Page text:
SyncToy for Syncing Portable Disks
Putting together a decent backup strategy is hard. It shouldn’t be hard. Engineers ought to have eliminated the intolerable risk of data loss long ago. But it is. There’s no magical push button solution out there that will magically make all your data safe until the end of time. This is mostly because everybody has different needs in terms of protecting their data. So everybody must take the time to put together a decent backup strategy that works for them. While some strategies are better than others, any strategy is better than none and the best strategy is the one you stick with.
My own needs are (relatively) simple. As somebody who moves around a lot I’ve got a couple of portable drives that must be duly backed up everyday. Both the development laptop and the trusty netbook contain important data, from source code to lolcat pictures, that also must be protected. Just off the bat that’s at least four different disks that must be backed up. When you include other devices such as the phone and the linux box hiding somewhere under the desk things get a bit more tricky, as now we’re up to four devices and at least two portable disks. (This ongoing explosion of different devices and portable storage that consumers are exposed to ensures that the backup problem is in fact getting worse, not better, as time goes on.)
But we must bravely muddle through.
The first challenge is the notoriously fragile portable disks. Ideally, they should be periodically synchronized with the more durable, less mobile disks. Synchronized is a technical term in the world of data integrity that implies two-way synchronization between two data sources. That is, both data sources can change indpendently of the other and when the big sync moment arrives changes must be propagated in both directions. As any veteran of the data integrity fight will tell you again and again (if you let him): synchronization is not the same as backing up data. Indeed they are kind of polar opposites: one involves making a durable read-only copy of data on another device and the other involves writing changes to and from the other device so that it’s exactly like the source. Anybody who employs synchronization as a backup strategy is flirting with disaster. But synchronization does have its benefits, particularly the flexibility to edit either data source. This means if a disk is ever forgotten at home or temporarily misplaced one can continue editing the local copy of the data and just sync up later. Synchronization can introduce some problems but, if you synch up early and often it’s generally a painless thing.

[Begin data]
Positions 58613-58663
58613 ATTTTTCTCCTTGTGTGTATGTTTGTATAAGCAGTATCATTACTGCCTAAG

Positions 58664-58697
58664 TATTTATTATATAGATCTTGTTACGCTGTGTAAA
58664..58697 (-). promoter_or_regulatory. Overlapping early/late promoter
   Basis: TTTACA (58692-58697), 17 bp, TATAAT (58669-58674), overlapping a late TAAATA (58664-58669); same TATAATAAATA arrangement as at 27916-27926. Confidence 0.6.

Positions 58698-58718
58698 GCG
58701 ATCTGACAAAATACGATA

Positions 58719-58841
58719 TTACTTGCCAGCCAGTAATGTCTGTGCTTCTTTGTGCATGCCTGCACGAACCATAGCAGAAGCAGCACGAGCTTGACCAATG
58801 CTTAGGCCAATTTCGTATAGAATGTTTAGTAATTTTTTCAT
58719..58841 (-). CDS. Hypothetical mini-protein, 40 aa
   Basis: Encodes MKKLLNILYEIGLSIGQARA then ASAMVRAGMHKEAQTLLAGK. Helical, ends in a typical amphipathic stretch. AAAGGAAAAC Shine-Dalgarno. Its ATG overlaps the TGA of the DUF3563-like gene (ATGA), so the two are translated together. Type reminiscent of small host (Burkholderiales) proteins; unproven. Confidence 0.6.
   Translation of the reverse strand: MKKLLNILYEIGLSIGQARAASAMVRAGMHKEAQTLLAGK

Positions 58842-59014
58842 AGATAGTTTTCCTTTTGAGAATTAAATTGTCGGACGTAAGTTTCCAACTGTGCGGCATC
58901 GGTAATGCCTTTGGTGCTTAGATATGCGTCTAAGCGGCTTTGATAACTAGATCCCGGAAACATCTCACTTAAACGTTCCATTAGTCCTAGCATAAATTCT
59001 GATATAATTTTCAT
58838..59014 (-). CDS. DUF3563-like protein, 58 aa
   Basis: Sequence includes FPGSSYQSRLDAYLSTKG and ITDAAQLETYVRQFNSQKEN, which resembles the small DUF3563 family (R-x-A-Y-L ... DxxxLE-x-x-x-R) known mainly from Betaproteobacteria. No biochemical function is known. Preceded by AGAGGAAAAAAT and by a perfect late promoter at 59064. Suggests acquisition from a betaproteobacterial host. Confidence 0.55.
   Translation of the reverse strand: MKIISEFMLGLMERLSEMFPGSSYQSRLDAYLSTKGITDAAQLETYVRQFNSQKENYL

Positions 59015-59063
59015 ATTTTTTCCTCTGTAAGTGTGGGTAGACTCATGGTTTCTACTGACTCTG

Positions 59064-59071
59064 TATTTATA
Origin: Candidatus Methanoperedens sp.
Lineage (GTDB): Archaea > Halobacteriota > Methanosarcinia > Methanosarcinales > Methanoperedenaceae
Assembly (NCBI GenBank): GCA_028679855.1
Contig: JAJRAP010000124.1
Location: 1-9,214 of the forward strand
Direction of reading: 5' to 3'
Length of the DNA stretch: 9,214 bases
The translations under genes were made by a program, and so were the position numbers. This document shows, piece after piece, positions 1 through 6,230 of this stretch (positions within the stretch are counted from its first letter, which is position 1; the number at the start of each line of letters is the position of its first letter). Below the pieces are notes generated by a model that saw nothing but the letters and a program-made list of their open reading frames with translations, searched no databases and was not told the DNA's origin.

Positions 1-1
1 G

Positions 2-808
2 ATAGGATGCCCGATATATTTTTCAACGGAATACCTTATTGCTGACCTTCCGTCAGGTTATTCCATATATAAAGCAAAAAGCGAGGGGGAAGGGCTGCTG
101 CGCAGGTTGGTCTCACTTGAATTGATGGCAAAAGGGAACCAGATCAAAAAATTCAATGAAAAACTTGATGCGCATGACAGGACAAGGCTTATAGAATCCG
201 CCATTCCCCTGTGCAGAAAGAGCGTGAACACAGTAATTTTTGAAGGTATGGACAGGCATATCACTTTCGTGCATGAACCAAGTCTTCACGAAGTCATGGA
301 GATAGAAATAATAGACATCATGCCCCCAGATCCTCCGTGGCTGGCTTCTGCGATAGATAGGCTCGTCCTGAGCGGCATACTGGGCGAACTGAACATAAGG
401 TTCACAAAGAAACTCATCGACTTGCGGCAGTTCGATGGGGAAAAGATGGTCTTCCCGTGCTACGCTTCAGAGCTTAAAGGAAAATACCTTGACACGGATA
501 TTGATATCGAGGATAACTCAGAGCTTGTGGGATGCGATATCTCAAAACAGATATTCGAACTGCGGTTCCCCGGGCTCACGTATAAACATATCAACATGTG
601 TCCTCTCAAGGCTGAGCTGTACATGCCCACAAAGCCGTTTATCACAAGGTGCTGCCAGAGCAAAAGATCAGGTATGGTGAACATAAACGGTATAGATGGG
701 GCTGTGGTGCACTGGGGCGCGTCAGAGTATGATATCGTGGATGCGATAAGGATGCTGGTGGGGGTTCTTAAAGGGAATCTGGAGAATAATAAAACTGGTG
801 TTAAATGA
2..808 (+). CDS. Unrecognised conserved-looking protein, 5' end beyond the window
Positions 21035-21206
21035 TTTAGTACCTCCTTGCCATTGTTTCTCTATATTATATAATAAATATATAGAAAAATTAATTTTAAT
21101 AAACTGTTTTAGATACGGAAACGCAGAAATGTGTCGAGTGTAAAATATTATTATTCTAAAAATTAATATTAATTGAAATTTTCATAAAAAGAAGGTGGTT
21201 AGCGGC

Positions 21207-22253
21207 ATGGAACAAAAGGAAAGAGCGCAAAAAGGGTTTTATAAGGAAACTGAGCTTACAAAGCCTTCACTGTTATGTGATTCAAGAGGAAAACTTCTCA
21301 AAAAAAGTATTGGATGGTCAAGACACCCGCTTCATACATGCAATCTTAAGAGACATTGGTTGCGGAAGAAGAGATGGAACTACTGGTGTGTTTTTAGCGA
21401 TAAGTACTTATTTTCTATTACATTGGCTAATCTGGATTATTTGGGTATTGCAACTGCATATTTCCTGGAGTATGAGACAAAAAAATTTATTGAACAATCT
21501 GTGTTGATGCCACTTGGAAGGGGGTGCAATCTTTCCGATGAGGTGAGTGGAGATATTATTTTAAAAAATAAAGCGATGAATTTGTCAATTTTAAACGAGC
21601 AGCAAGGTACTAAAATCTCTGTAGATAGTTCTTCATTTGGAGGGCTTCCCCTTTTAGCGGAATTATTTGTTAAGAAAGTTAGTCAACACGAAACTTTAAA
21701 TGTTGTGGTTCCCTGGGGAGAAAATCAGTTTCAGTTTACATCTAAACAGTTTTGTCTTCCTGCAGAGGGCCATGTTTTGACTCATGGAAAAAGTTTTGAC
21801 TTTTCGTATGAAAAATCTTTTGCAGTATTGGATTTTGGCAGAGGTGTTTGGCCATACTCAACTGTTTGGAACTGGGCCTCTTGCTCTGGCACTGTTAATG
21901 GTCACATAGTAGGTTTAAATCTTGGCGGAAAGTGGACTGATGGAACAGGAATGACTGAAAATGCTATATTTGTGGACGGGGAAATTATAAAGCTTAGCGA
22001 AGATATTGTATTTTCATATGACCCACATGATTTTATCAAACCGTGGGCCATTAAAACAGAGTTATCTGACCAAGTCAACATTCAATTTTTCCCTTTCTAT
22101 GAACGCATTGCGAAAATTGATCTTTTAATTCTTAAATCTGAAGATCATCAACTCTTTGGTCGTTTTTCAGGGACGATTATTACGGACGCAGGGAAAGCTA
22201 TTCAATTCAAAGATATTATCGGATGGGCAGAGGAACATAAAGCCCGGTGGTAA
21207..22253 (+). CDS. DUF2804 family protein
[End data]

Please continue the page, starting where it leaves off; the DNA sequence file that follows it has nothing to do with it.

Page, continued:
If you’re on Windows a decent, and free, file synchronization application is Microsoft SyncToy. It’s fast, easy to use, and the 2.x resolves all of the major issues in 1.x such as the inability to propagate deletions and the ability to detect drive-letter changes. Synctoy also never actually deletes files in place it just copies them to the
Recycle Bin — so if you ever screw up a sync you only need to endure a moment of blind panic before you scramble to the
Recycle Bin and retrieve your precious data. Setting up a sync job between a portable disk and a directory on the local hard disk is easy to do, and, once done, you can rest easy should your external disk ever bite the big one.
Of course setting up and running the inital sync job is just the first step. The next step is automating it so that the data stays in sync. This is a bit more tricky. SyncToy can be automated using the Windows Task Manager but, when working with a portable disk this isn’t the ideal solution. Running the sync job every night isn’t going to do much if the disk is sitting in your bag or on your nightstand. Instead we can throw a
syncme.bat script into the root of the portable disk that will launch the appropriate SyncToy job.
rem Synchronize this disk with the local disk
"C:\Program Files\SyncToy 2.1\SyncToyCmd.exe" -R "camelot.sync"
(You’ll want to fill in your own job name in the above script.)
From there it’s up to you to run the
syncme.bat script each time you plug the portable disk into a computer, before you do anything else. This is a good habit to have and, as a software developer used to updating my local copy of the source code first thing, before anything else, it’s one I already possess. But if even this strikes you as too much of a burden you might look into the Windows AutoRun feature to launch the sync script as soon as you plug the disk in. This won’t work for me as I don’t want to sync the portable disk with every computer I use (such as the work laptop), mainly just the dev laptop and the trusty netbook.